Ashanti Offers Advice All Women Can Use In Their Careers, No Matter Their Profession

“You need to be in control and have as much power as you possibly can.”

It may have been the song that catapulted her to fame, but Ashanti is certainly not "Foolish." After more than 15 years in the business, the multi-hyphenate said she has discovered two meaningful lessons: knowledge is power and, if you want to have any say in your career, you must have control of your own story.


Ashanti — who recently performed at Room to Read's 2018 gala in New York City — told A Plus that one of the most necessary things she has learned during her time in the music industry is understanding that "at the end of the day, it's a business."

"Unfortunately, in my business, you're looked at as a commodity as opposed to a real person," Ashanti said during a phone interview. "I feel like I learned that, luckily, very early on. To not take things personally and understand that 99 percent of people do business with you as opposed to it being a personal thing."

Photo Credit: Cindy Ord/Getty Images for Room to Read

The key to success, the Grammy winner revealed, is being "very passionate," "knowledgeable," and "creative with what you're able to do." Furthermore, it's crucial that you know "you really have to work hard" and that you "have to keep up with the times." After all, a lot has changed in the world since 2002.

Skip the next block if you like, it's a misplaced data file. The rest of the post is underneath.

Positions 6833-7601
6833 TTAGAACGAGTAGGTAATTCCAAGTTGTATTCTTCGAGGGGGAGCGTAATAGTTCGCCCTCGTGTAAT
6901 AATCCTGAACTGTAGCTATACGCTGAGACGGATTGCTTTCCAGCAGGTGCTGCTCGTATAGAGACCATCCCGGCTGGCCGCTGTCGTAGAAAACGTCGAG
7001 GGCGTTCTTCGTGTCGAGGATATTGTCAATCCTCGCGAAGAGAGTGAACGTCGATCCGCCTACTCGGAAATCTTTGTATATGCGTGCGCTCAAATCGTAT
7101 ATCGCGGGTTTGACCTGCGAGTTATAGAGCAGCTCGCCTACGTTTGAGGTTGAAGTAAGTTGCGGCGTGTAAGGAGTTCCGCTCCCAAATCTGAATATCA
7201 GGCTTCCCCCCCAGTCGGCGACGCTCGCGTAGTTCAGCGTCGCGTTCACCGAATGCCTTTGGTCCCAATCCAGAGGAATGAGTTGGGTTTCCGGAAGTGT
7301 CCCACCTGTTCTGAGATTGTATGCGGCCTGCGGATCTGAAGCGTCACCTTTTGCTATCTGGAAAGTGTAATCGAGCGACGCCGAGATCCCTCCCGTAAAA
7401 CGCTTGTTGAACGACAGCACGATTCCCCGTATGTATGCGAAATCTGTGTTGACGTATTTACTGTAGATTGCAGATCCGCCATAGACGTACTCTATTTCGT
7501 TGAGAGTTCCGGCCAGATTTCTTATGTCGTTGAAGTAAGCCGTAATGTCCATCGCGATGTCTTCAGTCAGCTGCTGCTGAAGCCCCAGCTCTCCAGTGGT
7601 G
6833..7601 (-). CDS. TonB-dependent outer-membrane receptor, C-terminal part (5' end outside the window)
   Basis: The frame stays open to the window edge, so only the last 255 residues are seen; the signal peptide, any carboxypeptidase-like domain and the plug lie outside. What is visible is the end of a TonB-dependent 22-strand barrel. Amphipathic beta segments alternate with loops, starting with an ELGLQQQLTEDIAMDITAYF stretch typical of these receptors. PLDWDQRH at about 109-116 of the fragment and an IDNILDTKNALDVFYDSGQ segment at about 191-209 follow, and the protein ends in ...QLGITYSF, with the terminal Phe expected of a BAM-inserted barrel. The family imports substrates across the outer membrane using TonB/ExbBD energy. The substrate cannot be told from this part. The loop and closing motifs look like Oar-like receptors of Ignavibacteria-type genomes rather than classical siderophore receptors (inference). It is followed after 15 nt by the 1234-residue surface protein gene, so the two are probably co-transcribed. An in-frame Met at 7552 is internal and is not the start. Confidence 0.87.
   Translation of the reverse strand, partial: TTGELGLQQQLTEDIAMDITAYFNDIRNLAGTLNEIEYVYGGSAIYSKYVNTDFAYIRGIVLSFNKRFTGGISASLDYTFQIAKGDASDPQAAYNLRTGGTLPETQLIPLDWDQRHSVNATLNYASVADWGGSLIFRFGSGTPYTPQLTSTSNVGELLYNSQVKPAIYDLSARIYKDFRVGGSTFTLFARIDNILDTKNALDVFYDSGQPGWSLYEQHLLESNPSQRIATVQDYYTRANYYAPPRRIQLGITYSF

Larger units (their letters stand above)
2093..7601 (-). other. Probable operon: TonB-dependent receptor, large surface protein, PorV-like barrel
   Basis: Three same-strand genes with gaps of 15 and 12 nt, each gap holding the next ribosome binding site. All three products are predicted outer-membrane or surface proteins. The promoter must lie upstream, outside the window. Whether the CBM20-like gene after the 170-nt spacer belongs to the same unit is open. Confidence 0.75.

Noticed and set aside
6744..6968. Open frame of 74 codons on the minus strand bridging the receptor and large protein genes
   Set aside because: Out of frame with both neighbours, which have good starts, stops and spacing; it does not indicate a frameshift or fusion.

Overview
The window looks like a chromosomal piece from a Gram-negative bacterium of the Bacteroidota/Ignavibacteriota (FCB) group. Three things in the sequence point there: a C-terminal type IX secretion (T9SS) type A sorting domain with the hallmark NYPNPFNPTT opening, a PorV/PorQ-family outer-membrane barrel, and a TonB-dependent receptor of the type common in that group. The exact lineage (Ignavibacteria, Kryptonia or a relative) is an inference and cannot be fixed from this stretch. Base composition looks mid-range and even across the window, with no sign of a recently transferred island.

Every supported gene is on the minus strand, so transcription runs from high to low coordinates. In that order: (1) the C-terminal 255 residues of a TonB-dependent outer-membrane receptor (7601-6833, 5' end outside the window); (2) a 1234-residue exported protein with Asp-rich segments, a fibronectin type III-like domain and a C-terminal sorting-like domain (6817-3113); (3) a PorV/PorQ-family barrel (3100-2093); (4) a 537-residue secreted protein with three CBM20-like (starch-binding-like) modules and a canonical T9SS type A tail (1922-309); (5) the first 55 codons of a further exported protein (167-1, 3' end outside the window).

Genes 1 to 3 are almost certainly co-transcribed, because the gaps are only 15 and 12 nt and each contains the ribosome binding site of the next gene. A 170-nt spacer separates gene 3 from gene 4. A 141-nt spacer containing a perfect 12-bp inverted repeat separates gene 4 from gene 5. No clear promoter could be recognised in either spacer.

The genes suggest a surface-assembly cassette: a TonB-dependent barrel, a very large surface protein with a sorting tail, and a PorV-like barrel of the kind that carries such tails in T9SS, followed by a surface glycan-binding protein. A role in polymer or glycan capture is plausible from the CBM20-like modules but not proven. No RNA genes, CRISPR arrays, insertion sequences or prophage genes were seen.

One of the things Ashanti wants to make sure you know about the woman behind the artist — other than that she can cook an "awesome salmon kabob" — is that she owns her own record label, Written Entertainment. Establishing a company like this, Ashanti explained, helps guide the way the public views you.

Photo Credit: Bennett Raglin/Getty Images for Room To Read

"I think if you want to take charge of how you want to be perceived, you need to be in control and have as much power as you possibly can. Sometimes, when other people are involved, you may not be painted the way that it really happened or it really is," Ashanti said. "I think it's important to be hands on and, if you can't be in total control, at least be very much involved and be very aware because you don't want to have someone else misrepresent who you are or what you stand for."

Ashanti called performing at the NYC event that raised a grand total of $3 million — which will help support 60,000 children via Room to Read's programs focused on literacy and girls' education — simply "awesome." What's also awesome is that Room to Read, a nonprofit that was founded in 2000, has benefitted 12.4 million kids around the world and it aims to reach 15 million by 2020.

Photo Credit: Cindy Ord/Getty Images for Room to Read

"Just being a female and living in a very male-dominated world — especially the music industry — whenever there's an opportunity to inspire young girls to be awesome I definitely try and take it," Ashanti continued, noting that "you could tell there was just a lot of love and a lot of support" at the gala.

For Ashanti, working with organizations that are helping children around the world — especially girls — have access to a better quality of education is something that drives home another imperative point: "knowledge is power."

"It all starts with knowledge — to be able to progress in life and to just have the tools to decide what you want to do in life. It's unfortunate that people are deprived," Ashanti said. "I think sometimes we take for granted the little things — we can go to Barnes & Noble or online or wherever to get a book. A simple book ... some people don't have that access."

Given her past achievements and everything she is working toward in the future, Ashanti considers herself lucky. The "Say Less" singer concluded: "[I feel] really grateful and super humble to be doing what I love and still being here."


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